Memberships: National Black Deaf Advocates; Los Angeles Black Deaf Association (cultural director).
Awards: Christopher Reeve Acting Scholarship, 2002; Gallaudet University, Cultural Enrichment Award; New York Deaf Theatre, Distinguished Service Award.
Addresses: Home—Los Angeles, CA. Web—www.michellebanks.com.
Television (various episodes)
Soul Food, 2002.
10-8: Officers on Duty, 2003.
Big River, 2001.
for colored girls who have considered suicide when the rainbow is enuf, 2002.
Reflections of a Black Deaf Woman (one-woman show), 1996–.
Back Stage West, June 6, 2002, p. 17.
Essence, February 1998, p. 68.
Los Angeles Sentinel, May 29, 2003, p. B4.
New York Beacon, May 21, 1997, p. 25.
"Bio," Michelle Banks, www.michellebanks.com (February 1, 2007).
"Deaf Actress Lights Up Stage and Screen," World Around You (Gallaudet University), http://clerccenter.gallaudet.edu/WorldAroundYou/mar-apr98/banks.html (February 1, 2007).
"Michelle A. Banks," Internet Movie Database, www.imdb.com/name/nm0052216 (February 1, 2007).
"NDBA Member Michelle Banks Takes On Hollywood," National Black Deaf Advocates, www.ndba.org/spotlights/spotlight_archive/spotlight_banks.html (February 1, 2007).
"Banks, Michelle." Contemporary Black Biography. . Encyclopedia.com. (December 17, 2018). https://www.encyclopedia.com/education/news-wires-white-papers-and-books/banks-michelle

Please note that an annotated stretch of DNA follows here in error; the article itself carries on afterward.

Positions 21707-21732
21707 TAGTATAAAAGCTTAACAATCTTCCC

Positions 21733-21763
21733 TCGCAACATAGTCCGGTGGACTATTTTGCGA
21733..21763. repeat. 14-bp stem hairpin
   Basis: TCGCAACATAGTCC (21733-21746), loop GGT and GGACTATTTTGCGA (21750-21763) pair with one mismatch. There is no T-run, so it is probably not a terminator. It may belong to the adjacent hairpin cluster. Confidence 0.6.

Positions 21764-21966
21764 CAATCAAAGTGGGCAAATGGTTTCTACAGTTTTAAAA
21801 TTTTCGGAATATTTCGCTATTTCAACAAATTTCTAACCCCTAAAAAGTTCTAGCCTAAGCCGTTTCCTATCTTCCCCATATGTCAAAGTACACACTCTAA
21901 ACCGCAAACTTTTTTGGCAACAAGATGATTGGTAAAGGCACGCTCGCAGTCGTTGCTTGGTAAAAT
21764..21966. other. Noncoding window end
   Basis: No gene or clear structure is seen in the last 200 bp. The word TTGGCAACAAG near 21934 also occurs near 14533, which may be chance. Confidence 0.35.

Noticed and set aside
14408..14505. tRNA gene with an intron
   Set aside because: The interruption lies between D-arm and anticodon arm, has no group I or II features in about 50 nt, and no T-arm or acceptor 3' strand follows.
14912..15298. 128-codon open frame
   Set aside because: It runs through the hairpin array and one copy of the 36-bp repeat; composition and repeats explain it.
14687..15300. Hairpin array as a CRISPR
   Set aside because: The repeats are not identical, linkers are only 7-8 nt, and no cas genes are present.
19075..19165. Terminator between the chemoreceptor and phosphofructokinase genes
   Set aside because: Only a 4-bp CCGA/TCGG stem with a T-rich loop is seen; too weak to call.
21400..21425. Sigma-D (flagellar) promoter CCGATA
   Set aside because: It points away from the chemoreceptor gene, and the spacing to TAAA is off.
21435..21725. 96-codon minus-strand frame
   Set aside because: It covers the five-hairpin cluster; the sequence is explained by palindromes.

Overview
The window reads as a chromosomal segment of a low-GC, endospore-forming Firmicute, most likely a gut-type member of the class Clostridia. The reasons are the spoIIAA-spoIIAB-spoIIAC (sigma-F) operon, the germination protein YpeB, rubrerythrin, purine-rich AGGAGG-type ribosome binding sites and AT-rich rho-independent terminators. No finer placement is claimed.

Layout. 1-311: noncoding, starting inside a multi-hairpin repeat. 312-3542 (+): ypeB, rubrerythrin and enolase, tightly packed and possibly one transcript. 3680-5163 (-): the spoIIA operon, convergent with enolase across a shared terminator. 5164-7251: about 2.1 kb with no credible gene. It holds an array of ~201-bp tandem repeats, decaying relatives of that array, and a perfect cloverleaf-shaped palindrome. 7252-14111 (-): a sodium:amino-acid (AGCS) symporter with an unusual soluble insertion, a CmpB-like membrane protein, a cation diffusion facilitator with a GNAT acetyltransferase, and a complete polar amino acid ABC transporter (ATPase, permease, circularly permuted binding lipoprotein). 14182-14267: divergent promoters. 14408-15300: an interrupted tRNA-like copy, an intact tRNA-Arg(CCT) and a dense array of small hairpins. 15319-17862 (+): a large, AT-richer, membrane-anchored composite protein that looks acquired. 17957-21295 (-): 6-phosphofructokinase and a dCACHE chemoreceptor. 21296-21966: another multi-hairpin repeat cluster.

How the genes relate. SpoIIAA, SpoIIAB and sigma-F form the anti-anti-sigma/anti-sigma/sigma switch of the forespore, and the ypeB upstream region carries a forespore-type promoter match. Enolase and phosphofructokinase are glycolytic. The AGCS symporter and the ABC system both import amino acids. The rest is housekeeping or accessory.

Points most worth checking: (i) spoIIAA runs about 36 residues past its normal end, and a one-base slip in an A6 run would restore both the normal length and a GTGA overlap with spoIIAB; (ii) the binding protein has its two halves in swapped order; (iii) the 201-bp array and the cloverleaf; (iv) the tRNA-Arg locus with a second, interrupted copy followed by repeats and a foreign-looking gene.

"Banks, Michelle." Contemporary Black Biography. . Retrieved December 17, 2018 from Encyclopedia.com: https://www.encyclopedia.com/education/news-wires-white-papers-and-books/banks-michelle
Encyclopedia.com gives you the ability to cite reference entries and articles according to common styles from the Modern Language Association (MLA), The Chicago Manual of Style, and the American Psychological Association (APA).
Within the “Cite this article” tool, pick a style to see how all available information looks when formatted according to that style. Then, copy and paste the text into your bibliography or works cited list.
Because each style has its own formatting nuances that evolve over time and not all information is available for every reference entry or article, Encyclopedia.com cannot guarantee each citation it generates. Therefore, it’s best to use Encyclopedia.com citations as a starting point before checking the style against your school or publication’s requirements and the most-recent information available at these sites:
Modern Language Association
The Chicago Manual of Style
American Psychological Association
- Most online reference entries and articles do not have page numbers. Therefore, that information is unavailable for most Encyclopedia.com content. However, the date of retrieval is often important. Refer to each style’s convention regarding the best way to format page numbers and retrieval dates.
- In addition to the MLA, Chicago, and APA styles, your school, university, publication, or institution may have its own requirements for citations. Therefore, be sure to refer to those guidelines when editing your bibliography or works cited list.